“So poverty is relative – and those who pretend otherwise are wrong. This has consequences for Conservative thinking. Tackling poverty is not just about a safety net below which people must not fall. We must think in terms of an escalator, always moving upwards, lifting people out of poverty. And, crucially, an escalator that lifts everyone together.”
On Thursday evening, Iain Duncan Smith gave a speech at LSE which appeared to indicate a change in direction regarding measures of income. This was reported in sections of the press on Friday morning with The Guardian suggesting that ‘the target is no longer going to be a central goal of government policy’ although it is debatable that it ever was with social mobility being the ‘principle goal of the Coalition’s social policy’ according to Nick Clegg. The Telegraph provided a ‘feckless parents’ headline, while The Mail suggested that benefits could ‘do more harm than good’.
Last chance to save a wild bunch of teenagers (Thanks to Dan Jackson for sending this one in)
Interesting article from The Telegraph earlier this week about a charity they are supporting this Christmas who are working in South Tyneside with a group of children who have been expelled from schools. Leaving aside the intervention itself, which seems quite intensive and supportive of the young people here’s a couple of quotes which, in my opinion, show how it easy it is to adopt and report lazy stereotypes without checking facts
“Some of these kids are as tough as it gets. They are pretty much left to feed and clothe themselves, and maybe their younger brother or sister. You could say they are feral, they have developed their own way to survive.”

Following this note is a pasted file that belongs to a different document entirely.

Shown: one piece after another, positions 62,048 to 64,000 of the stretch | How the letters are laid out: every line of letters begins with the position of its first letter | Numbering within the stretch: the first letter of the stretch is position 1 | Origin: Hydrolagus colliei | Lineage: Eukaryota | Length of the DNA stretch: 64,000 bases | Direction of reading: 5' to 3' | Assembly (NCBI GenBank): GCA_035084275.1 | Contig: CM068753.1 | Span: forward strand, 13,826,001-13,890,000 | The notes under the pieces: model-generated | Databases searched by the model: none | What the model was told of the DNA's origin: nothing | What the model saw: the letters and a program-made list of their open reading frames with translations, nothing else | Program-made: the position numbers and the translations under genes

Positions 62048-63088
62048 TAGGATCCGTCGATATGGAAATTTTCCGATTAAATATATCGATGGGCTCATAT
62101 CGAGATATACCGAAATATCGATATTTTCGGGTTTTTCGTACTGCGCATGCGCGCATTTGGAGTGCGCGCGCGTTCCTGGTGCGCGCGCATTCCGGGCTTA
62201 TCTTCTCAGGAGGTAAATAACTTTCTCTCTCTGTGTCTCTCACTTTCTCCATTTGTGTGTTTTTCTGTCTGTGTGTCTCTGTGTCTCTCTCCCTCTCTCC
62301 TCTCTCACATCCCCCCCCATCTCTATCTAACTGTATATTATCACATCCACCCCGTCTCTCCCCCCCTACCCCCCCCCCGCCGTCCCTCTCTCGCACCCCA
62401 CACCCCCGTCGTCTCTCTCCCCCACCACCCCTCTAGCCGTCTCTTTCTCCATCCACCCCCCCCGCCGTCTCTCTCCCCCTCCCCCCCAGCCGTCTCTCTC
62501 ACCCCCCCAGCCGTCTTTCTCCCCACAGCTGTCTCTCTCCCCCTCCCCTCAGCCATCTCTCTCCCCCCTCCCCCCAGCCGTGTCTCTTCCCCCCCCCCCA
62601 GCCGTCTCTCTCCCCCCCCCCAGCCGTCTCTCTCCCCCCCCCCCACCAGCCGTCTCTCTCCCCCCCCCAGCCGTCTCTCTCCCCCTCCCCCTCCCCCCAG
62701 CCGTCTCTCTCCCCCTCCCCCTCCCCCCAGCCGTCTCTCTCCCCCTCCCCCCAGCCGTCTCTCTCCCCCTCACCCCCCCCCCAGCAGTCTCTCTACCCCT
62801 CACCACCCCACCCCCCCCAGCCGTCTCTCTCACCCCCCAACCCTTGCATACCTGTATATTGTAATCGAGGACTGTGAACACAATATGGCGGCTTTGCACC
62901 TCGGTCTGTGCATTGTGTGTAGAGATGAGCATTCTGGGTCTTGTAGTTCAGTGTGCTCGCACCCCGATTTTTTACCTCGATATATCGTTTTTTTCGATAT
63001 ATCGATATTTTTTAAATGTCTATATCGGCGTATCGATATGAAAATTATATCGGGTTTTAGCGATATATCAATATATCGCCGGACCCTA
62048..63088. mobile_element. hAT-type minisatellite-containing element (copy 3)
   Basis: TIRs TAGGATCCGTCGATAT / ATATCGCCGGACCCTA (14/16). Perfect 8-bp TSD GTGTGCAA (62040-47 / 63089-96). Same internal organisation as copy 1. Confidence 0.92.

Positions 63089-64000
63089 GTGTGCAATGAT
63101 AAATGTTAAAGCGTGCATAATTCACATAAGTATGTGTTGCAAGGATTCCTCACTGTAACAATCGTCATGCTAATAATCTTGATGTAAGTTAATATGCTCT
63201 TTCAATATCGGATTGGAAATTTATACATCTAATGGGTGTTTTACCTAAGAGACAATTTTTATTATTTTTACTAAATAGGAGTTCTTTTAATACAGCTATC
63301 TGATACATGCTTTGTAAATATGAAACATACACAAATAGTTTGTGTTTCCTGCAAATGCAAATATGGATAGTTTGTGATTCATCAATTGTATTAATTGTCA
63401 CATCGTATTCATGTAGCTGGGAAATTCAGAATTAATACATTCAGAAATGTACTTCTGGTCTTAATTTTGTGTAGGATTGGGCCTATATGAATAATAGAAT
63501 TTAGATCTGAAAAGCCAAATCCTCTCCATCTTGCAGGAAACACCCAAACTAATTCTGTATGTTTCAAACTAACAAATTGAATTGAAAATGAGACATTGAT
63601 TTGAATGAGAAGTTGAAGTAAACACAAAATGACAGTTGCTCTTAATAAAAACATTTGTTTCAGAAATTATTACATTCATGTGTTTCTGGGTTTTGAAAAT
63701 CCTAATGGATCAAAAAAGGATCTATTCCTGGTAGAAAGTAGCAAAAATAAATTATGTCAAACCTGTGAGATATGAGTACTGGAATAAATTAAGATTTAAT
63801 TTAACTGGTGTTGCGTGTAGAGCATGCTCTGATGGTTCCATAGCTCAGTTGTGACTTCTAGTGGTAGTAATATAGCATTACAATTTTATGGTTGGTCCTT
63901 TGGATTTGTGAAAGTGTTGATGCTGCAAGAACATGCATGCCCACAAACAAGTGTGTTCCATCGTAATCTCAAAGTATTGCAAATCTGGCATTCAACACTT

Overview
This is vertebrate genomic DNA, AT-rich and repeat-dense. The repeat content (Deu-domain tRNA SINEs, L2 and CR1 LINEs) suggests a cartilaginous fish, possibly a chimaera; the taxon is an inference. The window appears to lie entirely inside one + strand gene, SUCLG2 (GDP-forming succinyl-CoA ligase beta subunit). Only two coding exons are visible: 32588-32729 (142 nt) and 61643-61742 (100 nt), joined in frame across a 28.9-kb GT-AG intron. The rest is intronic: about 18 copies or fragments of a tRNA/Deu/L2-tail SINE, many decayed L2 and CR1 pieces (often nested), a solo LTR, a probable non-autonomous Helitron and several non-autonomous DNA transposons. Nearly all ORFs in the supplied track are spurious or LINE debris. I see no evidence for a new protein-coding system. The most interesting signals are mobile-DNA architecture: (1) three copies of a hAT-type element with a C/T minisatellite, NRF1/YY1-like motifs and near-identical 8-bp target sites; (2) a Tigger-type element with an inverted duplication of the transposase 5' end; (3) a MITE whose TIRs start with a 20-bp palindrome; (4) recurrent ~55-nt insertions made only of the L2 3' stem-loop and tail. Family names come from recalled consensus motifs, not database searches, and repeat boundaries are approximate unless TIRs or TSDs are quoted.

“The teenagers being taught in South Shields are at the sharp end of social deprivation, living on desolate estates where unemployment and crime are the norm and stable, working families are rare.”
Why is stable linked with working? The two aren’t mutually dependent
“A lot of it is aspiration. You are looking at generations of unemployed since the shipyards closed.”
The kids are poor because they and their parents never aspired to be anything else etc etc. Which shipyards are referred to? If it relates to closures in the 1930’s which led to the Jarrow March, is the article suggesting that there are families who have never worked since then? More recent shipyard closures in the 70’s would probably suggest the term ‘generations’ is slightly misleading
Looking ahead…. (announcements coming up that we’re aware of)
Nothing specific but, given the announcements relating to measures of poverty this week, it wouldn’t surprise us if other developments occurred in this area in the near future.
Contributions (over to you….)
We would (still) welcome comments, suggestions and contributions from our readers. If you have a particular question you would like to pose, a subject you would like to see covered – or cover – in the blog, please get in touch with us. If you’d like to suggest any new section or changes to the ones we’ve got above, please do so.